Under a bill signed into law yesterday by the state Republican Governor Mike Pence, Indiana has become the latest state to protect business owners who deny service to homosexuals. The Religious Freedom Restoration Act allows a business owner to cite his or her religious beliefs as a defense in court, and bans local governments from making any law "substantially burdening" the free exercise of religion.
The measure prohibiting local action addresses a recent spate of municipal anti-discrimination laws passed by cities across the country.
The law became a lightning rod almost instantly, with businesses, conferences and even the NCAA expressing concern about continuing to do business in the state.
"We are especially concerned about how this legislation could affect our student-athletes and employees," wrote Indianapolis-based NCAA President Mark Emmert in a statement released Thursday. He went on to say that while the Final Four will proceed as planned in Indianapolis this year, the conference will "closely examine the implications of this bill and how it might affect future events as well as our workforce."
The signing followed an intense and controversial debate over the Republican-backed bill. Proponents claim that this law is necessary to prevent business owners from being forced to act against their religious beliefs, while critics argue that Conservatives have used "religious freedom" as a thin veil for discrimination.
Pence disagreed with that characterization in a written statement, further arguing that "[t]he Constitution of the United States and the Indiana Constitution both provide strong recognition of the freedom of religion but today, many people of faith feel their religious liberty is under attack by government action."
Indiana is the 20th state to pass some form legislation on this issue, which social Conservatives took up as a cause in the wake of recent courtroom victories for gay marriage advocates. Conservatives argue that these bills are necessary to protect business owners from having to choose between the law and their own faith. They cite cases such as the Masterpiece Cakeshop in Colorado as examples, whose owner refused service to a gay couple and said that he "would close down the bakery" before serving a gay wedding.
Since neither Constitutional nor federal law prohibits discrimination on the basis of sexual orientation there, state and local laws have been left to find their own way.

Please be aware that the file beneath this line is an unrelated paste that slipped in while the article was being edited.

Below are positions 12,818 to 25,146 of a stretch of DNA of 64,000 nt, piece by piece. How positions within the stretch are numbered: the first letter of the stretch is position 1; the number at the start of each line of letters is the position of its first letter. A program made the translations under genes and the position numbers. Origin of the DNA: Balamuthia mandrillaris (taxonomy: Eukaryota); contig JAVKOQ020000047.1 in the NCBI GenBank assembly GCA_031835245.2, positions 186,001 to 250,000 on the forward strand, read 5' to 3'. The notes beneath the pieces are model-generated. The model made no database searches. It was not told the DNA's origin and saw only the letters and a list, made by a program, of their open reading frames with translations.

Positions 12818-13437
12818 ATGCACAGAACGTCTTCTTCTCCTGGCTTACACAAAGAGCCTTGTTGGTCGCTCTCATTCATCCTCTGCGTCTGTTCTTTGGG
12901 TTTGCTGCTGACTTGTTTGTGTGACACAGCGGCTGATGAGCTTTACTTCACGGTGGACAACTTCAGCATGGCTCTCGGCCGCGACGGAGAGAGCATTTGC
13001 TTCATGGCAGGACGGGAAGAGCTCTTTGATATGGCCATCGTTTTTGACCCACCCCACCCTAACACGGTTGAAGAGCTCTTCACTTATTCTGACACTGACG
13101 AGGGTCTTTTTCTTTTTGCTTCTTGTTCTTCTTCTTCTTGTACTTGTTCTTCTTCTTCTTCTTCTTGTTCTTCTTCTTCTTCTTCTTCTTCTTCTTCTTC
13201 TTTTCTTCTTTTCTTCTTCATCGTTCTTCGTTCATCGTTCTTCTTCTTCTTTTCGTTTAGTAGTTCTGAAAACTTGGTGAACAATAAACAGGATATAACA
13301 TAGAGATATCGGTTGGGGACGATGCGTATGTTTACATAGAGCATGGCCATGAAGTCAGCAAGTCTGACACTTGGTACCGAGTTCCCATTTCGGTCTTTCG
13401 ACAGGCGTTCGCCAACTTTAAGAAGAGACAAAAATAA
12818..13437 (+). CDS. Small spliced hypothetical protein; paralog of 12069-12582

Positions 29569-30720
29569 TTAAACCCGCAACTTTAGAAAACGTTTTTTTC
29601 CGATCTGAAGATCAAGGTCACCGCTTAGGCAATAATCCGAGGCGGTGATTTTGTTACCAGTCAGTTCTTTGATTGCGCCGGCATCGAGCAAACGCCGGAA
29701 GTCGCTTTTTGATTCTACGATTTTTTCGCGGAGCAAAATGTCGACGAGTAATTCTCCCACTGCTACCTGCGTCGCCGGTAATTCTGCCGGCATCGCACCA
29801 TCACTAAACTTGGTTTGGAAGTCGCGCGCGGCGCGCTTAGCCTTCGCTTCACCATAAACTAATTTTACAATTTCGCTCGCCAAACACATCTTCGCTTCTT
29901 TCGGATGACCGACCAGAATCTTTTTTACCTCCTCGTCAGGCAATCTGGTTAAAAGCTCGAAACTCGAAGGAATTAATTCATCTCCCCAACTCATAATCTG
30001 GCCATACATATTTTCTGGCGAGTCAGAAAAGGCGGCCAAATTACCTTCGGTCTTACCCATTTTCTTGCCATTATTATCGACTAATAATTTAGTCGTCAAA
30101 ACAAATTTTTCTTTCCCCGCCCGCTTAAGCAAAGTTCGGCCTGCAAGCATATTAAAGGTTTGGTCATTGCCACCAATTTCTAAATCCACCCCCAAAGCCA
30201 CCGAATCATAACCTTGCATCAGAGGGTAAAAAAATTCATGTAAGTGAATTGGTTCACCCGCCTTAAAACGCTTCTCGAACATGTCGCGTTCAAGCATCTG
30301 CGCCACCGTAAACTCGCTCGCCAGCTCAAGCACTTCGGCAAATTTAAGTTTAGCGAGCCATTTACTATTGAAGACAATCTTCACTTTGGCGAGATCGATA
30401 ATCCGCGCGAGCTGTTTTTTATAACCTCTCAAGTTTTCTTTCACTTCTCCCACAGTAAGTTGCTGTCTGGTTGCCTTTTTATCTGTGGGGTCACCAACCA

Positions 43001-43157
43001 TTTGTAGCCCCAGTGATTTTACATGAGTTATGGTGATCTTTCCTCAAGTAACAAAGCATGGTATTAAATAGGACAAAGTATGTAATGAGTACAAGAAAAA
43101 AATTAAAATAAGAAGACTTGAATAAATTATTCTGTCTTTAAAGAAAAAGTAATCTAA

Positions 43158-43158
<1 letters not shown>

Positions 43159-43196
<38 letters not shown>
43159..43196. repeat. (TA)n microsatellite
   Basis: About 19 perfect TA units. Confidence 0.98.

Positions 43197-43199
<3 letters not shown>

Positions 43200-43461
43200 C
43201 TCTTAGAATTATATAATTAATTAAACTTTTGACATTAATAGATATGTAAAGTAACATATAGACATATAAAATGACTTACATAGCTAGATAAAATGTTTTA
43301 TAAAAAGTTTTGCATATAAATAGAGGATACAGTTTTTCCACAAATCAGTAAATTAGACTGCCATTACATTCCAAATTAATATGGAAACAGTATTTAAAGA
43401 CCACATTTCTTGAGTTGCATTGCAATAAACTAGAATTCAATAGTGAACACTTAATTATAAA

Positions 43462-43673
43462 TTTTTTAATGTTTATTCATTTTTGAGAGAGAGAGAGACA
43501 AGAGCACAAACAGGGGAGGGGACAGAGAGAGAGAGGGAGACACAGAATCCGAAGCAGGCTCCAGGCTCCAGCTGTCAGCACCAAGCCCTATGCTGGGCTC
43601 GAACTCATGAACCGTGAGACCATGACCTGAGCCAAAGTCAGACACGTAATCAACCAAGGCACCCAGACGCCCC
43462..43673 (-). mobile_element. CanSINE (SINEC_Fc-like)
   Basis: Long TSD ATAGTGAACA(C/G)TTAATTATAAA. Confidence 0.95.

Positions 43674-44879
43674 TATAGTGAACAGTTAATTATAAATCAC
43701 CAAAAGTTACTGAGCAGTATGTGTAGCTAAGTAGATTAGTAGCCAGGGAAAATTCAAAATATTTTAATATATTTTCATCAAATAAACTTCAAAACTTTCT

Legal experts, however, are pointing out that Indiana's religious freedom law could extend well beyond its intent. Under language that protects any claim of religious burden a virtual patchwork of faith-based issues could spring forth from businesses around the state. (Fears of faith-based racism are, however, unfounded. Racial discrimination is banned under federal law which Indiana cannot supersede.)
In the immediate wake of passage Indiana began receiving national criticism. In addition to concerns expressed by the NCAA, Salesforce CEO Marc Benioff announced in a series of tweets that his company will cancel all programs that require its employees or customers to travel to Indiana, urging "slow rolling economic sanctions if the law is not thrown out."
Yelp CEO Jeremy Stoppelman joined in with an open letter, saying that "it is unconscionable to imagine that Yelp would create, maintain, or expand a significant business presence in any state that encouraged discrimination by businesses against our employees, or consumers at large… [and that] Yelp will make every effort to expand its corporate presence only in states that do not have these laws." Conventions such as GenCon, a 50,000 person gaming convention held annually in Indianapolis, have also floated the possibility of relocating away from the state. Even some Protestant church groups have indicated that they might begin hosting their events outside of Indianapolis, due to concerns that members "might experience legally sanctioned bias and rejection once so common on the basis of race." In a statement, Indiana Chamber of Commerce President Kevin Brinegar called the law "entirely unnecessary."
"The reactions to it are not unexpected or unpredicted," he wrote, "passing the law was always going to bring the state unwanted attention."
Despite the widespread passage of laws similar to the Religious Freedom Restoration Act, none has yet been fully tested in court. Under the case study envisaged by the law's supporters, a florist would use the law to protect herself from having to decorate a homosexual wedding, yet it's unclear that the court would actually accept that a commercial contract constitutes an undue burden on the individual's free exercise of religion. There is a real possibility that laws like this will return to the news as part of a tumultuous series of challenges someday bound for the Supreme Court.
What remains certain, however, is the firestorm that seems to be coalescing around Indiana commerce. Although this too might pass, for the time being it appears as though Indiana's stand on discrimination may end up costing the state a lot of money.
—Written for MainStreet by Eric Reed, a freelance journalist who writes frequently on the subjects of career and travel. You can read more of his work at his website A Wandering Lawyer.